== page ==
Despite the crap cover – yet another girl in a big dress with her back to the the viewer; haven’t we seen enough of this shit? – I was intrigued by the plot, particularly the part about the protagonist being “able to hear the souls of man-made objects”.
And I’m trying not to be so prejudiced against books with these lame covers.
Marketing copy from NetGalley:
Jane Silverlake is a lonely young woman with a strange, inexplicable gift – ever since her mother’s mysterious death she has been able to hear the souls of man-made objects. The frightening sounds from the artifacts in her father’s crumbling estate on the edge of Hampstead Heath plague her constantly, but she finds solace in the peaceful silence she hears from nature. Jane is happiest when exploring the heath with her only companions, Madeline Lee and Nathan Ashe. Nathan’s fascination with the mysterious young woman compels him to try and understand Jane’s odd talent and sparks his intense interest in a secretive cult led by Ariston Day, a charismatic mystic. Competing for Nathan’s attention drives a wedge between Madeline and Jane; their cherished friendships evolve into a complicated love triangle.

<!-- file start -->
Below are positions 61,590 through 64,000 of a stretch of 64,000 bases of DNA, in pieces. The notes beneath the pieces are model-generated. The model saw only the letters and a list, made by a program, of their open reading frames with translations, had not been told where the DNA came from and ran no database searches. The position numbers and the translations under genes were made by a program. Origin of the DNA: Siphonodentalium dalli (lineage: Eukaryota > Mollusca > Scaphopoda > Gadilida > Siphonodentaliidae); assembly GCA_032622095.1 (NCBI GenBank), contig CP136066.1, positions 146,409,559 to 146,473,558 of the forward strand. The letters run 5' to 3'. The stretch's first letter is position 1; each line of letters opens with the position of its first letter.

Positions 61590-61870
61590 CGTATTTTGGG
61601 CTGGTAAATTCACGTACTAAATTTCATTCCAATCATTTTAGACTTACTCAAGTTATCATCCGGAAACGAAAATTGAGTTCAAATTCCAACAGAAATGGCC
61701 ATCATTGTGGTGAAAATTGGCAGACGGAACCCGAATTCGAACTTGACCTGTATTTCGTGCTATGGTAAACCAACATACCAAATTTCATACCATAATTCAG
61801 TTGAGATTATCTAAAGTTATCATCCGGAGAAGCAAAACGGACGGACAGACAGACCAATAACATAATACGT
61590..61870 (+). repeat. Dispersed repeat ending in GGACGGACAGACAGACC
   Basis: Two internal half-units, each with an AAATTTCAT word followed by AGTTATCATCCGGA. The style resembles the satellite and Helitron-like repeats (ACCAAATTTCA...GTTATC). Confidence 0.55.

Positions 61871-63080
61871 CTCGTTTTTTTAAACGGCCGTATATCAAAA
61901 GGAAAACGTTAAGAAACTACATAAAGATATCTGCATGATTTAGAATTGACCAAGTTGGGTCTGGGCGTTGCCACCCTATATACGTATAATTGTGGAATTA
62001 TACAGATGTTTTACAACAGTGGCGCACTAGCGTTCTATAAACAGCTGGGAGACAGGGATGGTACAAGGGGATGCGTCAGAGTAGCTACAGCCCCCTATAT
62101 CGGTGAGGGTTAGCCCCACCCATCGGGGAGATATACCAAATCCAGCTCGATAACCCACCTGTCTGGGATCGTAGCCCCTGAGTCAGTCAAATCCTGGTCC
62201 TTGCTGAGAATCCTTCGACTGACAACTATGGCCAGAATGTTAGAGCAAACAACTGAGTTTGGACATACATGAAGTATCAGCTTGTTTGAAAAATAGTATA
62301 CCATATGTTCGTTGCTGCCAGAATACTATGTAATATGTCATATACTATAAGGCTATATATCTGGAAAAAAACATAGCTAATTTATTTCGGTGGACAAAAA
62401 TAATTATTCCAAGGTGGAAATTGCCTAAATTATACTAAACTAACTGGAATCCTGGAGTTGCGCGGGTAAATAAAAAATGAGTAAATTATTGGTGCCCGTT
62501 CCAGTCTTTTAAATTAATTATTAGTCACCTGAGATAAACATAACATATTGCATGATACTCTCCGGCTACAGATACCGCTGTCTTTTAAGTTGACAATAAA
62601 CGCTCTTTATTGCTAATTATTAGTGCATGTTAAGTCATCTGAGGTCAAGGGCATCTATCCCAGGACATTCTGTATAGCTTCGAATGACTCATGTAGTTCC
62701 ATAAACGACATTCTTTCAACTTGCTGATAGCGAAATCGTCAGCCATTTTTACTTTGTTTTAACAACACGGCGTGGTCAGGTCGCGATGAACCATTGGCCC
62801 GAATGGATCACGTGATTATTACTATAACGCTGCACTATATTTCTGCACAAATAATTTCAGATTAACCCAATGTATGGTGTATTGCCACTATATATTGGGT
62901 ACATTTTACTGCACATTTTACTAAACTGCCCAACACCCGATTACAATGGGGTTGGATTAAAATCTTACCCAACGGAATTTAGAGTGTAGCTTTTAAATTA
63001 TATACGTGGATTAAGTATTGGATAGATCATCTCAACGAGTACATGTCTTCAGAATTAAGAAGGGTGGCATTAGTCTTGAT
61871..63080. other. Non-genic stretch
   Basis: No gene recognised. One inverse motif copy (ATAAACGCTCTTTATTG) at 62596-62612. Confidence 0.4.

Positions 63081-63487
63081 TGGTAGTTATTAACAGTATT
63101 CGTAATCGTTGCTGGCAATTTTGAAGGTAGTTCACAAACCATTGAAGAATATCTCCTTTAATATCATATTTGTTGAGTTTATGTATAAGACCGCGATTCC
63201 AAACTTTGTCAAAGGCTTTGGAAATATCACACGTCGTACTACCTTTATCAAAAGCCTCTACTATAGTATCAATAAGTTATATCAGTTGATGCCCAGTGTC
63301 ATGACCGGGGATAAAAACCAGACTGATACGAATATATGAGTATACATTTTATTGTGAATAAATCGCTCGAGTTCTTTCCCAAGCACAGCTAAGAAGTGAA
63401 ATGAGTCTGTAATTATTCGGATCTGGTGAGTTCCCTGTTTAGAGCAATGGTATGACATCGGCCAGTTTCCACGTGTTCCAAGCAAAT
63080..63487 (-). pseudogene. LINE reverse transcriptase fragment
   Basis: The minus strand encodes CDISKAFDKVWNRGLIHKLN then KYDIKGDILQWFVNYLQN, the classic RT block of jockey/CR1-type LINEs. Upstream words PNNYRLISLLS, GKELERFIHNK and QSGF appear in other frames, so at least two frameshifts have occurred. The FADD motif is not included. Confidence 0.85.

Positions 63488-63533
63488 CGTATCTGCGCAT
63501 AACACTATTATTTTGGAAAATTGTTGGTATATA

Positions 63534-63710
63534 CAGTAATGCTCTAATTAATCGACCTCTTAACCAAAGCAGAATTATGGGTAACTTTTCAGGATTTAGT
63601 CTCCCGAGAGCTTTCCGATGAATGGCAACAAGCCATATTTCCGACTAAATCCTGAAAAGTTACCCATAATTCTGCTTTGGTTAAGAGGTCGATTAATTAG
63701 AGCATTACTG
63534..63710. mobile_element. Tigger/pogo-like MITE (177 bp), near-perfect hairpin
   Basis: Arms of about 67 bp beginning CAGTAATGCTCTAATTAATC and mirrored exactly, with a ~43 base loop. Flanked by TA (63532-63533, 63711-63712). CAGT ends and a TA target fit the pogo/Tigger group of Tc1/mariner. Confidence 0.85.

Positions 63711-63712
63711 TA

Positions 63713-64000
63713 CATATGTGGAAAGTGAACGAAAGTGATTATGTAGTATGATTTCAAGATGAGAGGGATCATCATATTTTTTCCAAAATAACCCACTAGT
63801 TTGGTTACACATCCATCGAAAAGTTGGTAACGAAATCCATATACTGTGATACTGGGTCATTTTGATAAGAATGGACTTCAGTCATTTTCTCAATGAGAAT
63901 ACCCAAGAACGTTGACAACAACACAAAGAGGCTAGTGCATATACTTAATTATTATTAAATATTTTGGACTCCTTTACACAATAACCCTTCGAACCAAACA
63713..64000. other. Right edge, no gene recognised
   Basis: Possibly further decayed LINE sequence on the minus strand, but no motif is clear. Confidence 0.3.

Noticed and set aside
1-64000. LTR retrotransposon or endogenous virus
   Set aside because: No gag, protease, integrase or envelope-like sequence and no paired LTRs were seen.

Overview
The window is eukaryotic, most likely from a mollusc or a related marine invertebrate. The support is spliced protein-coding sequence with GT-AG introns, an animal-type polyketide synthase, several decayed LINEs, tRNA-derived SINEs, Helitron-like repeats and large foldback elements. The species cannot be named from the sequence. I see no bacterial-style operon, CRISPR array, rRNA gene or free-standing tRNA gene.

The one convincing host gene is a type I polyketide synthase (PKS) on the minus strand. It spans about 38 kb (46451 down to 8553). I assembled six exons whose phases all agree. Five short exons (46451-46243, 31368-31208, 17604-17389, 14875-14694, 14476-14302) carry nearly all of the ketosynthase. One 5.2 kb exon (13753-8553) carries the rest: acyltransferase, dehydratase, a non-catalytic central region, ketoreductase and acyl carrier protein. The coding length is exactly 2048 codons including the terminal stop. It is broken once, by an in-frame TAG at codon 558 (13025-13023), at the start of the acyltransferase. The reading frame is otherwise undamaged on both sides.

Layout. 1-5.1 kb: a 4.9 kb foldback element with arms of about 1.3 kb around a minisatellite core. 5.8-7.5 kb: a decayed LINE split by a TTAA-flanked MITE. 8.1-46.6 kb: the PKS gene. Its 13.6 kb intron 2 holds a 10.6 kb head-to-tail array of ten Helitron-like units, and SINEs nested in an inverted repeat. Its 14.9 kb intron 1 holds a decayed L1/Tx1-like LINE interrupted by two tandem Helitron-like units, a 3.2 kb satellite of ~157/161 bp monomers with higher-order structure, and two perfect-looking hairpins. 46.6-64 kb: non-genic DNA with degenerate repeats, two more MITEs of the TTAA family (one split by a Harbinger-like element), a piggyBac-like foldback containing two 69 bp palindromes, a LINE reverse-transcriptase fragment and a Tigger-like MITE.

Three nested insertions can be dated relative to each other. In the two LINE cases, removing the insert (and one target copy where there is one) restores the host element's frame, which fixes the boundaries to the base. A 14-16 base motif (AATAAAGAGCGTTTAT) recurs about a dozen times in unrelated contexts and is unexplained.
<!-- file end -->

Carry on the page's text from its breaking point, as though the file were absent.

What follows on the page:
Suddenly Nathan disappears from the streets of Victorian London without a trace. The famed Inspector Vidocq arrives to attempt to untangle the events that led to his disappearance; however, Jane quickly discovers she can trust no one. In order to save everything she holds dear, she must infiltrate Ariston Day’s mysterious secret society, discover the origins of her talent and use it to find Nathan herself, before it’s too late. This search will lead Jane to a place beyond her wildest imaginings and will reveal vast reserves of power and strength within her she never dreamed she possessed.
Both hauntingly beautiful and rigorously researched, THE WHITE FOREST lures readers into a dark, mythic world full of epic danger and surprises as McOmber’s compelling, distinctive heroine uncovers her true identity and is deeply empowered by that knowledge.
About the Author
Adam McOmber teaches creative writing at Columbia College Chicago and is the associate editor of the literary magazine Hotel Amerika. Stories from his collection, This New and Poisonous Air, have been shortlisted for Best American Fantasy and nominated for two Pushcart Prizes in 2012. – from NetGalley